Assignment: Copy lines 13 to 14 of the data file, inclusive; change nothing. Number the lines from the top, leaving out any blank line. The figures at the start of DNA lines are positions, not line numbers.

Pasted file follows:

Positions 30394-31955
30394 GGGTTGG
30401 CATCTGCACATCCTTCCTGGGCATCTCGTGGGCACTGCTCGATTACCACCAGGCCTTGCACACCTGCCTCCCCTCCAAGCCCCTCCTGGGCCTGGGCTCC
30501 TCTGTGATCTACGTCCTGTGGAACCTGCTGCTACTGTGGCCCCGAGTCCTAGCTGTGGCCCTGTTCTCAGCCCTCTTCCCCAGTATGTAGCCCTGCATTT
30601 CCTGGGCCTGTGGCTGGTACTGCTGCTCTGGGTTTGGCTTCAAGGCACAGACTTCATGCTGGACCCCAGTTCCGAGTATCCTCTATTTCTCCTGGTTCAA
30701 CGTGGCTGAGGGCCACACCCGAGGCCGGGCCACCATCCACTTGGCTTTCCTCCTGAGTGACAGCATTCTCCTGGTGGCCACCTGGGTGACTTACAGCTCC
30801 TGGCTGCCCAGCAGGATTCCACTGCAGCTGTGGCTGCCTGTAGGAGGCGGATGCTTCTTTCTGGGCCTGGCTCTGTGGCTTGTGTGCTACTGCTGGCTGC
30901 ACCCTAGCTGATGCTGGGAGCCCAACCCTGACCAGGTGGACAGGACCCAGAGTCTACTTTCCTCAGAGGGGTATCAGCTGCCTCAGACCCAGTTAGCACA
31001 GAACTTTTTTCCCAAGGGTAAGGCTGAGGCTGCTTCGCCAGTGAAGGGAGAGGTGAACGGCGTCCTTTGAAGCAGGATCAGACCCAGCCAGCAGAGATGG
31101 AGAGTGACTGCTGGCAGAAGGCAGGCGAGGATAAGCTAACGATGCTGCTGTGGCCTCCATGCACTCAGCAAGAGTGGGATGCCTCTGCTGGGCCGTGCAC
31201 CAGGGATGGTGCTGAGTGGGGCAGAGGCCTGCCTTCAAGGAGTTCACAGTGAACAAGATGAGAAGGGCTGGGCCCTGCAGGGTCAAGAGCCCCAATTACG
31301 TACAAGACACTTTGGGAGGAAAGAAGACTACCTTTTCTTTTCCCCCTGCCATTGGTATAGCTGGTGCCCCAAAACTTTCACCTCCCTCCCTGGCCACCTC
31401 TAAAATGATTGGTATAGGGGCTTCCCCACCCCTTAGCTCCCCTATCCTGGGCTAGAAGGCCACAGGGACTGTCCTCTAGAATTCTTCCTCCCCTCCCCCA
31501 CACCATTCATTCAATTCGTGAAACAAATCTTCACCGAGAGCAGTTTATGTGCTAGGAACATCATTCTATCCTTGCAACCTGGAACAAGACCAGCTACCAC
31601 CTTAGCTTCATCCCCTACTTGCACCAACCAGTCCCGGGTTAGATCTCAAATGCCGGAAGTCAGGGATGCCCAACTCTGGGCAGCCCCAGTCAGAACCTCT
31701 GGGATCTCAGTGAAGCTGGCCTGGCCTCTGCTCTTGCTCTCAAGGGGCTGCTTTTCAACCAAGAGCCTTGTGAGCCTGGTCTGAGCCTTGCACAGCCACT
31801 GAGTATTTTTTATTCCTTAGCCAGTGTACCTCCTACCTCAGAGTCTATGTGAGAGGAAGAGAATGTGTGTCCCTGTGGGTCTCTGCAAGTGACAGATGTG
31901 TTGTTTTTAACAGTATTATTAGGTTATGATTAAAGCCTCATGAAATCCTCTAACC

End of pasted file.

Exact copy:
31401 TAAAATGATTGGTATAGGGGCTTCCCCACCCCTTAGCTCCCCTATCCTGGGCTAGAAGGCCACAGGGACTGTCCTCTAGAATTCTTCCTCCCCTCCCCCA
31501 CACCATTCATTCAATTCGTGAAACAAATCTTCACCGAGAGCAGTTTATGTGCTAGGAACATCATTCTATCCTTGCAACCTGGAACAAGACCAGCTACCAC